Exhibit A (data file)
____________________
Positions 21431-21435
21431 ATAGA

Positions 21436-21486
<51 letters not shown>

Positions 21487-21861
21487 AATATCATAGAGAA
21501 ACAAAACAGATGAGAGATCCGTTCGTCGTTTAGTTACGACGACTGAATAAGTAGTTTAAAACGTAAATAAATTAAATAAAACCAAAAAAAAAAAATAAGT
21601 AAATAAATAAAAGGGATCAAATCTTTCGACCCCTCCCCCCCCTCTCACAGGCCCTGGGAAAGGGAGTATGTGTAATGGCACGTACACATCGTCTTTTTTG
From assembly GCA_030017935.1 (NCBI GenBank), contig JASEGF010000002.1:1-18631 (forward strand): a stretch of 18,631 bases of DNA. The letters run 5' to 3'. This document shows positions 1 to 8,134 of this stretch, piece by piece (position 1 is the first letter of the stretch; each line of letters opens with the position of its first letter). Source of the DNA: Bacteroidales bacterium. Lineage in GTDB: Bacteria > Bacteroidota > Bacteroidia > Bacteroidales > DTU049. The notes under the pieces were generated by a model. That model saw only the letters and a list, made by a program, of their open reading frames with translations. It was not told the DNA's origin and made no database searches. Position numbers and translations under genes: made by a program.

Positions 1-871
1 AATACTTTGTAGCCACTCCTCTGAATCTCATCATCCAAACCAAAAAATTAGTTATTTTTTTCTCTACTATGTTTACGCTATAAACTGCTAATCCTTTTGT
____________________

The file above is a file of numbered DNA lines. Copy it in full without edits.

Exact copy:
Positions 21431-21435
21431 ATAGA

Positions 21436-21486
<51 letters not shown>

Positions 21487-21861
21487 AATATCATAGAGAA
21501 ACAAAACAGATGAGAGATCCGTTCGTCGTTTAGTTACGACGACTGAATAAGTAGTTTAAAACGTAAATAAATTAAATAAAACCAAAAAAAAAAAATAAGT
21601 AAATAAATAAAAGGGATCAAATCTTTCGACCCCTCCCCCCCCTCTCACAGGCCCTGGGAAAGGGAGTATGTGTAATGGCACGTACACATCGTCTTTTTTG
From assembly GCA_030017935.1 (NCBI GenBank), contig JASEGF010000002.1:1-18631 (forward strand): a stretch of 18,631 bases of DNA. The letters run 5' to 3'. This document shows positions 1 to 8,134 of this stretch, piece by piece (position 1 is the first letter of the stretch; each line of letters opens with the position of its first letter). Source of the DNA: Bacteroidales bacterium. Lineage in GTDB: Bacteria > Bacteroidota > Bacteroidia > Bacteroidales > DTU049. The notes under the pieces were generated by a model. That model saw only the letters and a list, made by a program, of their open reading frames with translations. It was not told the DNA's origin and made no database searches. Position numbers and translations under genes: made by a program.

Positions 1-871
1 AATACTTTGTAGCCACTCCTCTGAATCTCATCATCCAAACCAAAAAATTAGTTATTTTTTTCTCTACTATGTTTACGCTATAAACTGCTAATCCTTTTGT